Monday, 29 March 2010

Experimenting in Plain Sight

To my mind, there is a wonderful sweet spot halfway between the mainstream and the avant-garde, a place where fascinating things happen. This is where left field bands go to record their "pop" album, or quirky Jewish filmmakers decide to make a Capra-esque comedy. Tempering our artistic ambitions in order to actually make some money can be so much more than just "selling out" - popular culture is constantly driven forward by this commercial cross-pollination.

Take My Chemical Romance's The Black Parade as an example. This is an album that is both wildly experimental and deeply indebted to classic rock, welding jagged emo to the kind of guitar riffs that would have Brian May nodding his shaggy perm in approval. A concept album all about death that is somehow uplifting, a furious screaming metal album that is also incredibly tuneful - truly a contradiction in terms.

In the TV realm, consider Glee. It is a show full of mashups of popular songs that is itself a mashup - High School Musical with added irony, social comment, mawkish sentimentality, sharp comedy and will-they-won't-they sexual tension. It's an exuberant mix that doesn't always work, but is riveting even in its failure.

Across the film world, there are almost too many examples to pick. Hollywood delights in stealing ideas and directors from the world of indie movies and twisting them into commercial projects. The entire canon of Judd Apatow and Kevin Smith pretty much fits into this category. Sam Raimi, Peter Jackson, Christopher Nolan - these are all directors who started out making humble, innovative movies for themselves and somehow ended up with multi-million dollar franchises. I defy anyone to watch Spiderman 2 or the Dark Knight and tell me that art, money and entertainment can't coexist.

Children's writing provides a perfect arena for this kind of cautious experimentation. Our market is composed of readers who have - if you'll pardon the phrase - a very low threshold for bullshit. On the other hand, we writers struggle to get noticed without some original hook to our work.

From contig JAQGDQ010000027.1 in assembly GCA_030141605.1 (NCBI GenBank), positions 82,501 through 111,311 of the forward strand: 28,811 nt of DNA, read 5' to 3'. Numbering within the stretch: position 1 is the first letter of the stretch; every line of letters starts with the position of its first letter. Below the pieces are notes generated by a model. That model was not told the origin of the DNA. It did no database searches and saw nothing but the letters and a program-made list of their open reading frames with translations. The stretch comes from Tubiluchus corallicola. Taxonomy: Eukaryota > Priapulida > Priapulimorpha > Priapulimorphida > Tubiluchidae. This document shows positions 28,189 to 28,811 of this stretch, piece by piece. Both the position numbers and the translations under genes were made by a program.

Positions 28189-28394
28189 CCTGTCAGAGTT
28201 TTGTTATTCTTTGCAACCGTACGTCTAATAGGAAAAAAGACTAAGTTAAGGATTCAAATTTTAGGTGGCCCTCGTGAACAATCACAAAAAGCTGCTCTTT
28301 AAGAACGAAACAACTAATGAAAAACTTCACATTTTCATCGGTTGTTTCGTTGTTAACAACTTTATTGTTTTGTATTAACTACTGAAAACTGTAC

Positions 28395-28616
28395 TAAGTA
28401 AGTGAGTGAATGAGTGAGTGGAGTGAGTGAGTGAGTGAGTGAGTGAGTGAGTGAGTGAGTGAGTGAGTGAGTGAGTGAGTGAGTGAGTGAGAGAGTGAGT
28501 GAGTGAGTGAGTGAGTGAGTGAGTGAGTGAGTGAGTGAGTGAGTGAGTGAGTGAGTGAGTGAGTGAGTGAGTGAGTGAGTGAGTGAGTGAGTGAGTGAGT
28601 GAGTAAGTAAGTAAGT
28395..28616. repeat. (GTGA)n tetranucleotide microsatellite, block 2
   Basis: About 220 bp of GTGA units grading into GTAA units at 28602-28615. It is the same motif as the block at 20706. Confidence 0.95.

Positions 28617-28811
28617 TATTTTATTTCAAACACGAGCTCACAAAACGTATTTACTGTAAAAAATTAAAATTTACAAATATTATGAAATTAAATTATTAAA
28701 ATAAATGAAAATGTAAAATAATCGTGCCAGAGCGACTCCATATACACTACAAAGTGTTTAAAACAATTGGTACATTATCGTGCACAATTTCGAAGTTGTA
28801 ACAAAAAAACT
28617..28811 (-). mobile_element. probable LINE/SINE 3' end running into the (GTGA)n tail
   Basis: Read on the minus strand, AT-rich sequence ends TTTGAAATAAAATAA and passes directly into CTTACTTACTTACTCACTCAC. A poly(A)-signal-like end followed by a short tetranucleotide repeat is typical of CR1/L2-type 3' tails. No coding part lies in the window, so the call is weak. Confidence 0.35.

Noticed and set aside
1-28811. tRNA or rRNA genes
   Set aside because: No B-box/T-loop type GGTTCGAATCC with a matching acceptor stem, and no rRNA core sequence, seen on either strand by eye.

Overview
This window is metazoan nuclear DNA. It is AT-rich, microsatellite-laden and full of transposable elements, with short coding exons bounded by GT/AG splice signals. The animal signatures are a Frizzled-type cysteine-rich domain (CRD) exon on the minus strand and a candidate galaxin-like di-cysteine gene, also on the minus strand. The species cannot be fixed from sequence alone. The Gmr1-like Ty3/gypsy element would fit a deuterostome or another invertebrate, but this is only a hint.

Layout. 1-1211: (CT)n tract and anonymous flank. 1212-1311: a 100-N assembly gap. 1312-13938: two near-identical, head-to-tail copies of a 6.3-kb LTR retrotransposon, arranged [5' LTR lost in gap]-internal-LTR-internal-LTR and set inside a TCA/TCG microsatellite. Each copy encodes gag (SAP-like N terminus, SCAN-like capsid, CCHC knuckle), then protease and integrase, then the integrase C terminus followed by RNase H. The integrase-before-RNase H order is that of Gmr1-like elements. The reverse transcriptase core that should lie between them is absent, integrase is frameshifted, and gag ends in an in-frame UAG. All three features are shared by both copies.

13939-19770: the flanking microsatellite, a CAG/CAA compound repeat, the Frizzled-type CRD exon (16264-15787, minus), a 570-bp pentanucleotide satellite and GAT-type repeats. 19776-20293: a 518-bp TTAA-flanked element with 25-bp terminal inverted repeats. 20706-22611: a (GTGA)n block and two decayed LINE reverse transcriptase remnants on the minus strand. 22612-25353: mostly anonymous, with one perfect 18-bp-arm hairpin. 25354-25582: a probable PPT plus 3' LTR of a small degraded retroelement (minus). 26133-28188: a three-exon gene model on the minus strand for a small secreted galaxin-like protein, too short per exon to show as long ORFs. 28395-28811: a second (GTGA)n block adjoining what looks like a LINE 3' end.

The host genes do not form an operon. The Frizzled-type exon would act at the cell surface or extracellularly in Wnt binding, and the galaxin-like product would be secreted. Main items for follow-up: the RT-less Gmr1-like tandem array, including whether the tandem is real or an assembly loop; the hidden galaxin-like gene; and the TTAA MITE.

My first attempt at a teenage novel was a bit of an experimental hotchpotch, with a deeply metafictional plot, characters who were conceptual artists and a whole chapter written as a screenplay (with all of the scenes in the wrong order). Unsurprisingly, I felt the need to meet the market halfway for the next one. I'd shown an unexpected talent for horror in the earlier book (yep, told you it was a mess), so zombies seemed like the perfect vehicle. They are both scary and funny, as well as being trapped in a moribund genre which is ripe for reinvention. As Joss Whedon discovered with Buffy the Vampire Slayer, such conventions are crying out to be messed with.

As a bonus, genres provide a wonderful shorthand - I've lost count of the number of times I've been introduced to someone in the industry as "the zombie guy." Long live the undead!


Monday, 22 March 2010

Signing Bonus

How I feel about book signings depends on whether I'm approaching it as a writer or a reader. The writer in me loves the idea of meeting my public (especially as they mostly exist in my head at present). Signings are also a cost-effective way for publishers to support bookshops, sell books at full price and ensure that none of the signed copies can be sent back!